The first (at left) is a piece of art with which Banksy has “tagged” some buildings in LA for the film’s premiere (“JetSetGraffiti.com posted this little welcome back to LA piece that Banksy did on the corner of 4th and LaBrea in the abandoned car dealership. Guess who’s coming….”).
And the second (at right; available online at http://www.banksy.co.uk/shop/index.html, along with many other fantastic pieces you may wish to check out), is a painting which I think is hilariously funny from the SHOP on Banksy’s website (www.banksy.co.uk ), which characteristically notes of the items “on sale” in the “SHOP” that, “Products not actually included, serving suggestion only. All images are made available to download for personal amusement only, thanks.”
SO, the short story: GO SEE THIS UNUSUAL, ENJOYABLE, CREATIVE FILM! I guarantee you have never seen anything like it; and I believe you will be glad you went. From its opening moments to its final dénouement, it is a pleasure. And it is full of endless little treats—including, toward its end, the wonderful visual reference to Ronald Neame’s 1954 masterpiece about another wild-man artist in London, The Horse’s Mouth, starring and written by Alec Guinness.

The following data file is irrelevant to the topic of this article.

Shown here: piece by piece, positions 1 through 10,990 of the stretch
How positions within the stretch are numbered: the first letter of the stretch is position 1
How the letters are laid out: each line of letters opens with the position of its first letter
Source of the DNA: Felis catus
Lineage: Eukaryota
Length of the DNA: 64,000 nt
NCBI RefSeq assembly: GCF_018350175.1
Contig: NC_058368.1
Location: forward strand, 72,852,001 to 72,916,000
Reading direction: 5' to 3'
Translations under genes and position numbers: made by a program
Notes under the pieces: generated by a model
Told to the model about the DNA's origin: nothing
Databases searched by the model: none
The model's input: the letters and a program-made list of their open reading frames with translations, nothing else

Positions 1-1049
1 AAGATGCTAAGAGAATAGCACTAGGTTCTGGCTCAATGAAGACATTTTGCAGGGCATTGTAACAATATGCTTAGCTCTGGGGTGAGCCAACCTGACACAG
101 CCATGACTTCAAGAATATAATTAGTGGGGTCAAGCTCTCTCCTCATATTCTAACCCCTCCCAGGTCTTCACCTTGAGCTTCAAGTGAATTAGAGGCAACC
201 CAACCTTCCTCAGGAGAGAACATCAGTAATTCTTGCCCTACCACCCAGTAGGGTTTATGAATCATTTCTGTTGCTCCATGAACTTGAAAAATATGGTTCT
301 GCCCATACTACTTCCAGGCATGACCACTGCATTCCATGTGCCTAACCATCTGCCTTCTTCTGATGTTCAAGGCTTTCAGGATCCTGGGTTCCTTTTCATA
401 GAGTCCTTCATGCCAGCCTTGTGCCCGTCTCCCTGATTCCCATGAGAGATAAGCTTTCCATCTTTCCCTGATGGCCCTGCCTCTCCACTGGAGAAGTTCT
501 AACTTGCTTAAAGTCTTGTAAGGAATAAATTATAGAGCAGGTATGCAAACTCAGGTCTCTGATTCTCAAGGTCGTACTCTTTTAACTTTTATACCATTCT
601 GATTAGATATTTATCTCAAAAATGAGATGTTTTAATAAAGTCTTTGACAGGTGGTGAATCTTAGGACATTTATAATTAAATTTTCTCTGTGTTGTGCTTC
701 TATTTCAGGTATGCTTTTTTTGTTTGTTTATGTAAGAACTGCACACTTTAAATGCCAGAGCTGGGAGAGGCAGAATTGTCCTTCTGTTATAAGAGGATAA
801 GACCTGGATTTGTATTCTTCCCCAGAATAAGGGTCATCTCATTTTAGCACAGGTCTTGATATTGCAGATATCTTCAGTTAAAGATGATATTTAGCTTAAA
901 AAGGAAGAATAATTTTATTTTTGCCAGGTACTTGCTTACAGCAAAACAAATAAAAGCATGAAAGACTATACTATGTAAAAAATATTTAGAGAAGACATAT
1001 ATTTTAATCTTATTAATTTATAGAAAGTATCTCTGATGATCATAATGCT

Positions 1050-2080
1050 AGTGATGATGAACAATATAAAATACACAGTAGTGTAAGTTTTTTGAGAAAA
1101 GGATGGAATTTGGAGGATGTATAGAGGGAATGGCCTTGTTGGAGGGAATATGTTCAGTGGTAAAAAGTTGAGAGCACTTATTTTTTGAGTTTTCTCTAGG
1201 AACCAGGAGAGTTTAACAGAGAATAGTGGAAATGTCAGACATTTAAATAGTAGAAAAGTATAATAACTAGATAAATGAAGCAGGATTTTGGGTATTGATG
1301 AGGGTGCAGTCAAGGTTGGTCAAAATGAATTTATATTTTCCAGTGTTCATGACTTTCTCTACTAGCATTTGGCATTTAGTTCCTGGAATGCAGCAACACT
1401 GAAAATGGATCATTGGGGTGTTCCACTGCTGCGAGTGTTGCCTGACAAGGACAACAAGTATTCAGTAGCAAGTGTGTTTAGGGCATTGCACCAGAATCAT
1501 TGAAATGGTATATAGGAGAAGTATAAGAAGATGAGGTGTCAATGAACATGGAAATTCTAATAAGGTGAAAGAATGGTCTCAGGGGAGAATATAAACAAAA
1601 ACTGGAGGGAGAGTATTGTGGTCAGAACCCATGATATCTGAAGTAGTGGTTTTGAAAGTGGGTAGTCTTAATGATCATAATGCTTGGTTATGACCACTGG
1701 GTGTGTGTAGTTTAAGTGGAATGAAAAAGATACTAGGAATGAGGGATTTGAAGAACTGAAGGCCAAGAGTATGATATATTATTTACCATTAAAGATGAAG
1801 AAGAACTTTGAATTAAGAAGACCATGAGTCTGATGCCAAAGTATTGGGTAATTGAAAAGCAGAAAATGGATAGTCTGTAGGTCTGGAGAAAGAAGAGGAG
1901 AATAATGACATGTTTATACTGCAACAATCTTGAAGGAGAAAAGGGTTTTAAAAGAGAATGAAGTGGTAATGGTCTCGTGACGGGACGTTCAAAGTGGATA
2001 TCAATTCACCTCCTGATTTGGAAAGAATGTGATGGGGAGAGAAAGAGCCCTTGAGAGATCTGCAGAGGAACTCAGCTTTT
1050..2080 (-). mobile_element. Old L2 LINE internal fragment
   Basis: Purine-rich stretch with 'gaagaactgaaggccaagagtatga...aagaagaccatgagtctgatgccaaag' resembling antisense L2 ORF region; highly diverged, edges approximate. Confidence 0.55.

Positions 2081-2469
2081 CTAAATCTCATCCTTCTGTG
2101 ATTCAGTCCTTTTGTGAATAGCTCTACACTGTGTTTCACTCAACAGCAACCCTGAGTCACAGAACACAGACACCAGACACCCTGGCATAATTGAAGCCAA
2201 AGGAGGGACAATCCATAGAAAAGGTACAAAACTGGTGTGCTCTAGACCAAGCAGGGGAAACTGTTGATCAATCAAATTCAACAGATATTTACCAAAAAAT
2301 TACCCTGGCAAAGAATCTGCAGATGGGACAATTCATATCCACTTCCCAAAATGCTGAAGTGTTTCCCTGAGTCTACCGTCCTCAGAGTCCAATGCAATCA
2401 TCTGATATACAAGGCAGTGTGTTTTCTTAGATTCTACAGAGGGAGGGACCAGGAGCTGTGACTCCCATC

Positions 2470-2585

Here is the rest of the schedule for openings in other cities for Exit Through the Gift Shop:
PHILADELPHIA : Ritz 5
SEATTLE : Harvard Exit
BOSTON : Kendall Square
CHICAGO : Century
MINNEAPOLIS : Lagoon
WASHINGTON DC : E Street
BALTIMORE : Harbor
ATLANTA : Midtown Art
DENVER : Mayan
SAN DIEGO : Hillcrest
INDIANAPOLIS : Keystone Arts
CANADA - TORONTO : Yonge & Dundas
AUSTIN : Alamo Draft House, Lamar
One of the most inspired,
debut features ever!”
-Amy Taubin, FILM COMMENT
Fear, TIME OUT
“A sly satire of celebrity,
and the art world.”
PRODUCERS DISTRIBUTION AGENCY PRESENTS
EXIT THROUGH THE GIFT SHOP
PRODUCED BY JAIMIE D’CRUZ NARRATED BY RHYS IFANS
EDITED BY CHRIS KING AND TOM FULFORD
O R I G I N A L M U S I C G E O F F B A R ROW
A D D I T I O N A L O R I G I N A L M U S I C RO N I S I Z E
E X E C U T I V E P RO D U C E R S H O L LY C U S H I N G Z A M B A R I N G J A M E S G AY- R E E S
SOUND J I M C A R E Y A S S I STANT PRODUCER MELODY H OWSE
A S S I STA N T E D I TOR B E L L E B O RGEAUD